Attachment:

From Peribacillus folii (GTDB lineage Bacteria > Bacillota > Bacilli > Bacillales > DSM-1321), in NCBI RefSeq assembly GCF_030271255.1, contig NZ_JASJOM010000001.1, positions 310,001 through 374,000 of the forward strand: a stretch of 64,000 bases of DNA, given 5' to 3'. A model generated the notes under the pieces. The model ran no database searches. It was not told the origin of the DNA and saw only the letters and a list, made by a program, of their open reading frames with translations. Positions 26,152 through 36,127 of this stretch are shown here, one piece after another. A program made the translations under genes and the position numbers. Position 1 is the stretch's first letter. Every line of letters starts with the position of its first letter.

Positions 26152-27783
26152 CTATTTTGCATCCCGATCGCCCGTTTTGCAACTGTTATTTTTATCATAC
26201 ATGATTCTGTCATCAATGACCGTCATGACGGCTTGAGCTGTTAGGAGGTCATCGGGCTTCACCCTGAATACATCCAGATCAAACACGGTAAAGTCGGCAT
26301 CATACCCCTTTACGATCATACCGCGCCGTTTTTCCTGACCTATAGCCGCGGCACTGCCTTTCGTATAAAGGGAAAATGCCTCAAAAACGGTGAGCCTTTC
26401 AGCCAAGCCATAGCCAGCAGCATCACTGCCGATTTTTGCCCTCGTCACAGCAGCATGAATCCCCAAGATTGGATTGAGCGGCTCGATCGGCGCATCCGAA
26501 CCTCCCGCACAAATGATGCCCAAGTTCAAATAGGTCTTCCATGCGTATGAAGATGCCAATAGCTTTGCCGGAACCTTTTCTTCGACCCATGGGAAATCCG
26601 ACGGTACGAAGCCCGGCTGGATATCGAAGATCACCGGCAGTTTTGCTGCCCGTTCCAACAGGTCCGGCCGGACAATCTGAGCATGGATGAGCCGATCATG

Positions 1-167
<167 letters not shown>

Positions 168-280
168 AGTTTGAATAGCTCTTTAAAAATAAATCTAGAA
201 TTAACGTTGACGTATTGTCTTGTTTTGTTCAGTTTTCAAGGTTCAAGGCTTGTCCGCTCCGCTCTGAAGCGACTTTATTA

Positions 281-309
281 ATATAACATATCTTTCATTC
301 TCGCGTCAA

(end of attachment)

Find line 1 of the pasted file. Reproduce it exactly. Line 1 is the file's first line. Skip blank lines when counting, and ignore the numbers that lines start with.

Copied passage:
From Peribacillus folii (GTDB lineage Bacteria > Bacillota > Bacilli > Bacillales > DSM-1321), in NCBI RefSeq assembly GCF_030271255.1, contig NZ_JASJOM010000001.1, positions 310,001 through 374,000 of the forward strand: a stretch of 64,000 bases of DNA, given 5' to 3'. A model generated the notes under the pieces. The model ran no database searches. It was not told the origin of the DNA and saw only the letters and a list, made by a program, of their open reading frames with translations. Positions 26,152 through 36,127 of this stretch are shown here, one piece after another. A program made the translations under genes and the position numbers. Position 1 is the stretch's first letter. Every line of letters starts with the position of its first letter.